Though the COVID-19 pandemic has devastated most businesses, streaming networks come out on top, with many platforms reporting massive spikes in traffic and even unprecedented bandwidth issues. While most self-isolating viewers may just be watching that weird tiger show, we wanted to take this opportunity to promote some hidden Jewish gems that felt especially appropriate to the current climate.
In addition to some solid content on Netflix and Amazon Prime Video, we’ve also added recommendations from Kanopy (an excellent streaming service that’s free with a library card), J-flix.com (the free streaming platform from the Toronto Jewish Film Festival) and JVOD.ca (an on-demand Jewish film aggregator based in Canada). For some extra help, we turned to the curators themselves for recommendations.
Foreign Letters (J-flix.com)
If the thought of another Zoom meeting threatens your sanity, enjoy a nostalgic escape to a bygone era that predates the Internet. Foreign Letters is an autobiographical coming-of-age film charting the friendship between an Israeli immigrant and a Vietnamese refugee who bond over their shared status as outsiders in a suburban American school in the 1980s. Delicately balancing comedy and drama, this delightful film authentically captures the dynamics of adolescent female friendships. – Susan Starkman, TJFF programmer and education outreach co-ordinator
In Search of Israeli Cuisine (Prime Video)
You can’t fly to Israel right now, so indulge in the next best thing: a delicious documentary about Israeli food. In Search of Israeli Cuisine follows acclaimed chef Michael Solomonov, who pivoted to his heritage after his brother, while volunteering in the Israeli army, was killed on Yom Kippur in 2003. Solomonov is today best known for Zahav, his award-winning restaurant in Philadelphia. In this feature-length documentary, he takes his passion to Israel’s streets, meeting the minds behind the nation’s well-worked farms, international influences, freshly baked pastries and traditional Jewish cooking.
When an undocumented Chinese housekeeper is apprehended on the street and deported, the authorities overlook her son, who’s still in the house where she worked. One of the employer’s family members works for El Al, and agrees to help smuggle the son back to his mother. When Noodle screened at the TJFF, we set up a table outside the theatre with platters of noodles, and Evan Solomon filled plates for theatre-goers. So while you’re stuck inside, boil some ramen noodles for yourself and dig in while watching this clever gem. – Helen Zuckerman, TJFF executive director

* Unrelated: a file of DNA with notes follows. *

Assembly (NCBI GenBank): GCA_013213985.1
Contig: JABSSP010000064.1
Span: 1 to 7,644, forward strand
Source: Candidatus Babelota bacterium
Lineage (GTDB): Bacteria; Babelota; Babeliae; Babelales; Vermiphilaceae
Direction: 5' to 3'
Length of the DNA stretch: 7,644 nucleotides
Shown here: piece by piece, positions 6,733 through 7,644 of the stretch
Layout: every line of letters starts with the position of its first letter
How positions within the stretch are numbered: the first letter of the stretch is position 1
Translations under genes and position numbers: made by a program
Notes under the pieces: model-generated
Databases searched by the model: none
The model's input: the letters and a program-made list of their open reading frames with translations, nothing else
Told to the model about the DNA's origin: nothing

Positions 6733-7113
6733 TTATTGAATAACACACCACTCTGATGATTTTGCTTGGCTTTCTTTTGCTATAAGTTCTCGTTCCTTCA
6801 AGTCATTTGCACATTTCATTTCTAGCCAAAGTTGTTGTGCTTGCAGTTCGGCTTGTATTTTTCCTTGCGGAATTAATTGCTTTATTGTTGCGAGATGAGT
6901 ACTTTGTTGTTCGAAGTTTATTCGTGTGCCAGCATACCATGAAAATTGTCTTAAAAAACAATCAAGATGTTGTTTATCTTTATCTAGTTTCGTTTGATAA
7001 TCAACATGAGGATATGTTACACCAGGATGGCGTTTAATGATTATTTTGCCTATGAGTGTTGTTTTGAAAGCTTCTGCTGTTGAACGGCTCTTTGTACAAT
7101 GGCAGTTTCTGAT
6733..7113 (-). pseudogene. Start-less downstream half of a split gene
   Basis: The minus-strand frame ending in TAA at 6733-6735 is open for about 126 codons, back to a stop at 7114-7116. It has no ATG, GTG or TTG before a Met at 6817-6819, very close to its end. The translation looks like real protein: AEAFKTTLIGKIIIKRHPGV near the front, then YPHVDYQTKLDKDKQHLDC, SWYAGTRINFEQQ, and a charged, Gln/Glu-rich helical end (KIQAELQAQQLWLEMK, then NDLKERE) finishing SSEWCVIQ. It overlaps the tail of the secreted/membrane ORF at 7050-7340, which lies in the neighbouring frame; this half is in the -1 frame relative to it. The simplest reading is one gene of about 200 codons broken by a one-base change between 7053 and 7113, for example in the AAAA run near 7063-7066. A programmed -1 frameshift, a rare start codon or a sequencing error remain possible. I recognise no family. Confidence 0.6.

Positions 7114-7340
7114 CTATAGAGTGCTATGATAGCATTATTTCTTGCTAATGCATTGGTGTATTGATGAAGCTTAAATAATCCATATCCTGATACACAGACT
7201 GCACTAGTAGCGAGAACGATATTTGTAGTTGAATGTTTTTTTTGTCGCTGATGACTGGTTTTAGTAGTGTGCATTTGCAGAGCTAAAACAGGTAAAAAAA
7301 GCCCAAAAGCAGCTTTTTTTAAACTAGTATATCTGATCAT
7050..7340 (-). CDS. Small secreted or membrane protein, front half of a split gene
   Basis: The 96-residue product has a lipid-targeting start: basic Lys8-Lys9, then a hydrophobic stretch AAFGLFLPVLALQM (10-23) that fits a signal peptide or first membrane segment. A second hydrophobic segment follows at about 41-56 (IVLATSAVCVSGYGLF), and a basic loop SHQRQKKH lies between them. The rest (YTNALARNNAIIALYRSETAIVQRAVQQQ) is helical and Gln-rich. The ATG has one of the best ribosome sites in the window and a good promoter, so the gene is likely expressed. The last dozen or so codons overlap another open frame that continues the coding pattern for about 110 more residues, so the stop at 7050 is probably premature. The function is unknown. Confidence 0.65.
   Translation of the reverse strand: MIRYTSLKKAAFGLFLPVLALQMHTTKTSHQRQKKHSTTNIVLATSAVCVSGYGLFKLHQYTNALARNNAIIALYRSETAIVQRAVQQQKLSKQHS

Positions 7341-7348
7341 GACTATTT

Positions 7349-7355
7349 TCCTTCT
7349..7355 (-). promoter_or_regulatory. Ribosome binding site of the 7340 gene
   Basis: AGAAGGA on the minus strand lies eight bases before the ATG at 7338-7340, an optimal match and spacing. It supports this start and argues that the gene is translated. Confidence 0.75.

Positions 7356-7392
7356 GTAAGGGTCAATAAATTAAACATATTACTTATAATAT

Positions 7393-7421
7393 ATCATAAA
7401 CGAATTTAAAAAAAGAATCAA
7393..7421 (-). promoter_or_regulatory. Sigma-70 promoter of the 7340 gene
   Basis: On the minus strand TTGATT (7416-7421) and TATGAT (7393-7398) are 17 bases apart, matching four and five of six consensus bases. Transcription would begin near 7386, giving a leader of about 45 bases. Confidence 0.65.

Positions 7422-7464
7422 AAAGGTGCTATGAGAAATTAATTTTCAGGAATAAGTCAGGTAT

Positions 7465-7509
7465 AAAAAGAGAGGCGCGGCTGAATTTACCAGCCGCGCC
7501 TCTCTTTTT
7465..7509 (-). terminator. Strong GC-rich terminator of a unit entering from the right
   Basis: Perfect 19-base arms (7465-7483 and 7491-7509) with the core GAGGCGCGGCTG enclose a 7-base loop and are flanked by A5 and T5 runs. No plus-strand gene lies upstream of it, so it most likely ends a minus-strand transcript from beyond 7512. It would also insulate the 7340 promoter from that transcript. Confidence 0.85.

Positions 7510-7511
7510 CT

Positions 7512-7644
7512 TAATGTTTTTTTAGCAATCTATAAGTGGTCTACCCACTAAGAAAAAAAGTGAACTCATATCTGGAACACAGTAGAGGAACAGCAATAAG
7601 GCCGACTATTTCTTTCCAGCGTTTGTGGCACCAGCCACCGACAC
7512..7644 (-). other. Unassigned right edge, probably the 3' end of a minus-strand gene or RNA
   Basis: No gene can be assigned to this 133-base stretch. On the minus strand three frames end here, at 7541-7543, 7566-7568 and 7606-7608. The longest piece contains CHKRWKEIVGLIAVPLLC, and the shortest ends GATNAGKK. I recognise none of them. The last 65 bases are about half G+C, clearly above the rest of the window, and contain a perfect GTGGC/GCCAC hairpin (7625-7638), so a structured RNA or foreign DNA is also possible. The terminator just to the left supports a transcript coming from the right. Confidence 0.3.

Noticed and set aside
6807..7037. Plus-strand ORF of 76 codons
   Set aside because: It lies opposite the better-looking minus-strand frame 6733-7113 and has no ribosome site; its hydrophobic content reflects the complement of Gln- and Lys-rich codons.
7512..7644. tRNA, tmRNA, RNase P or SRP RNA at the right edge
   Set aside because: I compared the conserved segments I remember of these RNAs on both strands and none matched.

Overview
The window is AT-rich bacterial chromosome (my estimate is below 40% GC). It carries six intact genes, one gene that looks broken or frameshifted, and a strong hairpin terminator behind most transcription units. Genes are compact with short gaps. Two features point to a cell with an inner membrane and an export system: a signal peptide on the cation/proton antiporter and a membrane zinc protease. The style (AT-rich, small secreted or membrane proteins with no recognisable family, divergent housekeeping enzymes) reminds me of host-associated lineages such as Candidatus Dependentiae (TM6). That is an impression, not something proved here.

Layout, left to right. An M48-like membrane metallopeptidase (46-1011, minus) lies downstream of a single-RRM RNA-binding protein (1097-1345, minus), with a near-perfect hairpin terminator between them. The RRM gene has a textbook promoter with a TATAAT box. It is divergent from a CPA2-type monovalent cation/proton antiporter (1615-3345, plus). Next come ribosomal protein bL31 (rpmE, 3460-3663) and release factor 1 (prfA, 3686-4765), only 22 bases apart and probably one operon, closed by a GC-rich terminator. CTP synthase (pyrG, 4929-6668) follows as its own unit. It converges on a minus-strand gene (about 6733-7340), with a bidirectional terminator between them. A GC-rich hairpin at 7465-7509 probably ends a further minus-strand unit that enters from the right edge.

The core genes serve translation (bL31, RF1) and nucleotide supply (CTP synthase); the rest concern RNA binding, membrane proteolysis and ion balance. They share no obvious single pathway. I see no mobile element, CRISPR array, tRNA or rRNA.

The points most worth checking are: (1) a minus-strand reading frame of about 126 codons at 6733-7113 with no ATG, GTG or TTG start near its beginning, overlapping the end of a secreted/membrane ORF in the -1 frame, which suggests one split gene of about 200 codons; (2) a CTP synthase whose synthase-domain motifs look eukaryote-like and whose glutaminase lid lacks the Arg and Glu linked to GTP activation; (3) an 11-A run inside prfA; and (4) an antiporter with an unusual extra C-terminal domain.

Black Mitzvah (Netflix)
Netflix’s film library has been likened to the bargain bin of an old Blockbuster. But there are at least two genres the streaming giant has nailed: true crime and stand-up comedy specials. (Incidentally, both appear on this list.) Here we have the latest special by the African-American and Jewish Tiffany Haddish, who celebrates her unique identity right there in the title, kickstarting her hour-long set by singing “Havah Nagilah” and being carried in on a giant chair. There is, admittedly, not too much Jewish content after that, but by then she’ll have won over any skeptical Jewish viewers. And for any non-Jewish viewers: look, Haddish is just really damn funny, and we all need a little comedy during quarantine.
Jerusalem ER (JVOD.ca)
If anyone needs a reminder of how stressful life is for health-care professionals during the COVID-19 outbreak, this short documentary offers a glimpse into a normal day in an Israeli hospital. It focuses on two doctors who feel like outsiders in their own environments: Dr. Stalnikowicz, a Chilean who moved to Israel in 1973, and Dr. Salameh, an Arab-Israeli doctor. Jerusalem ER is a poignant look at race relations and geopolitics through the lens of emergency health.
Zero Motivation (Kanopy)
If you think you’re bored at home, try being stuck in a bureaucratic office doing nothing all day. That’s the premise behind Zero Motivation, which we film critics at The CJN agreed was one of the best Jewish films of the last decade. This deadpan Israeli comedy follows a group of female soldiers effectively trapped on a base in the middle of the desert, balancing boredom, ambition and friendship with endless paper shredding and games of Minesweeper. It’s wickedly funny.
Every Face Has a Name (J-flix.com)
After the Second World War, the Red Cross ran a program called White Buses. About 10,000 survivors of concentration camps were brought over by boat to Malmo, Sweden. As they exited, newsreels documented their arrival to freedom. Decades later, filmmaker Magnus Gertten tracked down some of the surviving refugees and showed them the film. As they watched, many memories arose of friends and relationships and their stories, weaving a story as heart-wrenching as it is heart-warming. – Helen Zuckerman, TJFF executive director
The Devil Next Door (Netflix)
Okay, so this isn’t a movie. But this binge-worthy, five-part mini-series will definitely keep you engaged – and educated – while you’re stuck at home. It documents the life and international trials of the elderly John Demjanjuk, who was accused of being a hidden Nazi concentration camp guard known as “Ivan the Terrible”. After more than three decades and multiple conflicting verdicts and appeals, Demjanjuk died in prison, allowing these documentarians to wade through countless legal documents and interview numerous family members, key figures from the trial and experts who followed the case. As both a historical document and a true-crime tale, it’s a gripping story.